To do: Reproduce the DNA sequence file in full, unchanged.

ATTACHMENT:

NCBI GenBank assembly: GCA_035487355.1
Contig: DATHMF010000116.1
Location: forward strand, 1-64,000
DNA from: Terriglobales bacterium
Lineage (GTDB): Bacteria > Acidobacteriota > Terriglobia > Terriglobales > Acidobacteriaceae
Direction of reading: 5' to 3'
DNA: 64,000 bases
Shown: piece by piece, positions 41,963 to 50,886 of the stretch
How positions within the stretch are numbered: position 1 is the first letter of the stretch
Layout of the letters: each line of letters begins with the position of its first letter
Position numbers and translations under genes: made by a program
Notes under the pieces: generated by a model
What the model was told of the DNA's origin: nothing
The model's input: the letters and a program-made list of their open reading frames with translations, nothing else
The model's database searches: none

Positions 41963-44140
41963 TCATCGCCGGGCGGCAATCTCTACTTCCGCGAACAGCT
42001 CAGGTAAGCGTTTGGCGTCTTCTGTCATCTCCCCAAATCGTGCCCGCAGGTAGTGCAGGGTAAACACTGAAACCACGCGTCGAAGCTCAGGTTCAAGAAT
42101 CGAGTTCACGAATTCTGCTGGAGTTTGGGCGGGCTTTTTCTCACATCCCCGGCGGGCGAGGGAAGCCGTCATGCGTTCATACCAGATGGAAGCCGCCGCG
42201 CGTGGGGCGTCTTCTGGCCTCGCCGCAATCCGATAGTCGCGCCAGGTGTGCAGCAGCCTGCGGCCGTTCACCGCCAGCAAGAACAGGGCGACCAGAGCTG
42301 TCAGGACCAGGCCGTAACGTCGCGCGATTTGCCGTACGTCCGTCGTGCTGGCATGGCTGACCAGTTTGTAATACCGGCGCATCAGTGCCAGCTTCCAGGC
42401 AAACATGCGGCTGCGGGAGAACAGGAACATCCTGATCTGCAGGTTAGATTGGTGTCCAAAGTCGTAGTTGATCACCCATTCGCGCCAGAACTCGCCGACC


NCBI GenBank assembly: GCA_035487355.1
Contig: DATHMF010000116.1
Location: forward strand, 1-64,000
DNA from: Terriglobales bacterium
Lineage (GTDB): Bacteria > Acidobacteriota > Terriglobia > Terriglobales > Acidobacteriaceae
Direction of reading: 5' to 3'
DNA: 64,000 bases
Shown: piece by piece, positions 41,963 to 50,886 of the stretch
How positions within the stretch are numbered: position 1 is the first letter of the stretch
Layout of the letters: each line of letters begins with the position of its first letter
Position numbers and translations under genes: made by a program
Notes under the pieces: generated by a model
What the model was told of the DNA's origin: nothing
The model's input: the letters and a program-made list of their open reading frames with translations, nothing else
The model's database searches: none

Positions 41963-44140
41963 TCATCGCCGGGCGGCAATCTCTACTTCCGCGAACAGCT
42001 CAGGTAAGCGTTTGGCGTCTTCTGTCATCTCCCCAAATCGTGCCCGCAGGTAGTGCAGGGTAAACACTGAAACCACGCGTCGAAGCTCAGGTTCAAGAAT
42101 CGAGTTCACGAATTCTGCTGGAGTTTGGGCGGGCTTTTTCTCACATCCCCGGCGGGCGAGGGAAGCCGTCATGCGTTCATACCAGATGGAAGCCGCCGCG
42201 CGTGGGGCGTCTTCTGGCCTCGCCGCAATCCGATAGTCGCGCCAGGTGTGCAGCAGCCTGCGGCCGTTCACCGCCAGCAAGAACAGGGCGACCAGAGCTG
42301 TCAGGACCAGGCCGTAACGTCGCGCGATTTGCCGTACGTCCGTCGTGCTGGCATGGCTGACCAGTTTGTAATACCGGCGCATCAGTGCCAGCTTCCAGGC
42401 AAACATGCGGCTGCGGGAGAACAGGAACATCCTGATCTGCAGGTTAGATTGGTGTCCAAAGTCGTAGTTGATCACCCATTCGCGCCAGAACTCGCCGACC